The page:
Anil Vazirani Scottsdale Investment Advisor shares PORTFOLIO MANAGEMENT – How advisors are using muni bonds in client portfolios amid a low-rate environment
Interest rates are low. The yields aren’t exactly jaw-dropping. Legislative and regulatory back-and-forths in Washington have injected increased volatility into what is traditionally considered a safe, stable asset class — municipal bonds.
But still, Texas-based advisor Jordan Benold has seen strong demand for munis throughout 2021. He also expects munis to remain a valuable tool for advisors serving older, high earners looking to take some of the sting out of their tax bills.
“At some level, if you’re making a lot of money and taking RMDs out of a traditional IRA, and you’re getting Social Security, and you’re getting a pension, those taxes can really add up. So to have municipal bond interest that is tax-free, you’re not adding to your tax load,” Benold said. “Do I need to put it into the portfolio of someone who is 30 years old? No. But definitely for retirees, this is not going away.
“Interest rates are going to go up, which means the prices of the munis are going to go down, so you’re going to see a little trickle out of it. But at the end of the day, these are very stable assets that should be in your account just to give you tax-free interest to reduce your tax bill.”
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Munis hold steady in a wild year
The compressed spreads and low yields of the current municipal bond market made finding worthy returns difficult for investors in 2021.
Any potential hike in tax rates in 2022 should change the landscape and bolster investor demand, but a host of factors have led to the past 12 months being an interesting year for munis.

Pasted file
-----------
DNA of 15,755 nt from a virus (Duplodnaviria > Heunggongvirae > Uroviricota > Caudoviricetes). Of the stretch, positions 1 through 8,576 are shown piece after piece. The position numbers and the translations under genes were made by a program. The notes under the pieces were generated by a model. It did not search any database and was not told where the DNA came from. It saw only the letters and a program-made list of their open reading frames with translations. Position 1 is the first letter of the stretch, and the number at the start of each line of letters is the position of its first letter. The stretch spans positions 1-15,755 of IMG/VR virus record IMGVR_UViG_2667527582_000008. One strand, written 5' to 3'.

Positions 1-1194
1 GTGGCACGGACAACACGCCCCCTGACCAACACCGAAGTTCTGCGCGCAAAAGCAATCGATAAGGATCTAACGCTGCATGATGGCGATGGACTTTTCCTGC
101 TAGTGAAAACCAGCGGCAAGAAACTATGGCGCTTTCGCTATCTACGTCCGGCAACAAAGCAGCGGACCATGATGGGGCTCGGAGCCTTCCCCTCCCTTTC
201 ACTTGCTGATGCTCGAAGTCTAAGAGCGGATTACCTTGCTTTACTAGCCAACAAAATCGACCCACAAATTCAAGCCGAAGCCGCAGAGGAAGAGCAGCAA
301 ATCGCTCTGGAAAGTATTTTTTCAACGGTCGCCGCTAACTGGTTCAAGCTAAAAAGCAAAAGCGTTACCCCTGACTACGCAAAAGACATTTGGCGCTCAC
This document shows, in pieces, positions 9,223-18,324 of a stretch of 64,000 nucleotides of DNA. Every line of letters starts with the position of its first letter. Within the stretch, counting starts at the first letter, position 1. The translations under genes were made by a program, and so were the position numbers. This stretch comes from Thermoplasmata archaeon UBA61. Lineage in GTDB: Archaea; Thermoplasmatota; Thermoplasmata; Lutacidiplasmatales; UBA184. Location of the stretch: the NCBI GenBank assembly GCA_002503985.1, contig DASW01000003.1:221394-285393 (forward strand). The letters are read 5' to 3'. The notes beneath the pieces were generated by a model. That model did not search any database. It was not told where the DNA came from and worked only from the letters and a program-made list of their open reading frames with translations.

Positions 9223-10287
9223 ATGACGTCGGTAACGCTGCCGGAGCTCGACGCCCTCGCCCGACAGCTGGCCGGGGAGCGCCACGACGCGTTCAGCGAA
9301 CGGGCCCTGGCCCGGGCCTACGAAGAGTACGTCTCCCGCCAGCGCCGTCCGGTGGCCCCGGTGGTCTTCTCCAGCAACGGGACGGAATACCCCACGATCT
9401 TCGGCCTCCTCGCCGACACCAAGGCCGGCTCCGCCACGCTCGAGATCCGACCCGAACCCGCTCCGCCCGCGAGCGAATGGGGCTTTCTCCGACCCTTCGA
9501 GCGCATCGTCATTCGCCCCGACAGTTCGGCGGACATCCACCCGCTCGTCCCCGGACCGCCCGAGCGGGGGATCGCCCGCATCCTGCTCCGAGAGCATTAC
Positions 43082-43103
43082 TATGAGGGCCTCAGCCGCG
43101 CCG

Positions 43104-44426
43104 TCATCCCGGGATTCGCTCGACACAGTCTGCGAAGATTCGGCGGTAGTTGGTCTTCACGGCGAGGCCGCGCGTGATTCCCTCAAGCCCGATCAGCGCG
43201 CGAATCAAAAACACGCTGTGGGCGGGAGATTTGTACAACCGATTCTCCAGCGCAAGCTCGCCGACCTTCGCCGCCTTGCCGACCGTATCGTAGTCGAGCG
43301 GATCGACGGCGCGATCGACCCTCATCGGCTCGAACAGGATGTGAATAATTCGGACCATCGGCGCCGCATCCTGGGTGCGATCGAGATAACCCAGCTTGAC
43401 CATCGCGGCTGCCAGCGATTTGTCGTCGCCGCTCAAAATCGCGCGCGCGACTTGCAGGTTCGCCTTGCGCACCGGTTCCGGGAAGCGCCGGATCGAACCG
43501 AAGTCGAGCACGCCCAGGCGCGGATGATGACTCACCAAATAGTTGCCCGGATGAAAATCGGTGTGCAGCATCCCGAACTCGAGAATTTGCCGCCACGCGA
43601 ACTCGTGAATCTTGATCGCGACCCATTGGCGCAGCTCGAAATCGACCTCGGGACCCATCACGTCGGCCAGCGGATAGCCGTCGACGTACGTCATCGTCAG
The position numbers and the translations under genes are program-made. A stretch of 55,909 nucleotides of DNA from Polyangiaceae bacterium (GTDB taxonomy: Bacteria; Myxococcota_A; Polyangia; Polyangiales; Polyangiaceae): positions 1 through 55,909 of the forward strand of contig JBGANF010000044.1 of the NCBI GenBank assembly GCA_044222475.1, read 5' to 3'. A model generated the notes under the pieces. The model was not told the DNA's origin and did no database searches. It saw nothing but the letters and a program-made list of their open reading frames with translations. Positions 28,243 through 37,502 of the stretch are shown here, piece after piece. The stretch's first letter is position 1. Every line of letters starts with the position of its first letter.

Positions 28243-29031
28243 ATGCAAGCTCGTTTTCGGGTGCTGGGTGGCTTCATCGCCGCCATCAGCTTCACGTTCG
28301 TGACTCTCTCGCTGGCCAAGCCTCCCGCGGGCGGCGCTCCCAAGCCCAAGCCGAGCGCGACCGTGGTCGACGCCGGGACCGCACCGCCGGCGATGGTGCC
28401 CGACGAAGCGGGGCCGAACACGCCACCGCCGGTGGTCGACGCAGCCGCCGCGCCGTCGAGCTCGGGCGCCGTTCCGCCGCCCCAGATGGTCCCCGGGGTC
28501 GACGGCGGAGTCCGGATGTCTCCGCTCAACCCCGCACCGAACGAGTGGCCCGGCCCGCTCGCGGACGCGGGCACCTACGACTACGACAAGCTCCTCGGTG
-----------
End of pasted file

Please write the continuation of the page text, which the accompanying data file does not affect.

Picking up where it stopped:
Fears early in the year that COVID would be a burden too heavy for many municipalities to bear and lead to significant downgrades were largely unfounded. Local economies recovered, and federal support packages helped state and local governments address revenue loss related to the ongoing pandemic. Munis held their value.
November also proved to be another month of headlines in the fixed income market with the Federal Reserve announcing that it will taper bond purchases in December, and President Joe Biden’s infrastructure package leaving munis untouched.
As Washington weighed in, so did investors. November saw cash flow back into tax-exempt debt, breaking three months of losses as muni yields stabilized after reaching their highest levels of the year.
But Benold says the longstanding attractive qualities of munis have endured despite all of the ebbs and flows. He credits investors in high tax brackets dumping money into the asset class for tax-free interest in return as one of the biggest driving factors. But the rush to safety should not be overlooked.
“No one knew with coronavirus what was going to happen with markets, and muni bonds historically are ultra safe assets. Especially when you get into a muni bond fund where there’s a lot of different diversity,” Benold said. “You get really good diversity and the default rate would be minuscule. So the guarantee of getting paid your interest is almost 100%.”
He adds that muni bonds are a great option for investors who are simply no longer interested in the big risk, big return play. For these clients, slow and steady is more appealing.
“If you’ve earned this high dollar amount in your nest egg and you’re retired, do you even need to take the risk? Do you need to have all those stocks? Or are you in a position where you can just be in muni bonds, sail into the sunset and be OK? You’ll sleep well at night and not have to worry about your Investments,” he said.
Where’s the competition?
Bill Merz, senior vice president and head of fixed income research at U.S. Bank Wealth Management, said part of what’s driving munis in this low-rate environment is a lack of better alternatives.
Even with very low absolute yields in the municipal space, highly taxed investors can generate as much or more yield in municipals as they can in corporate bonds.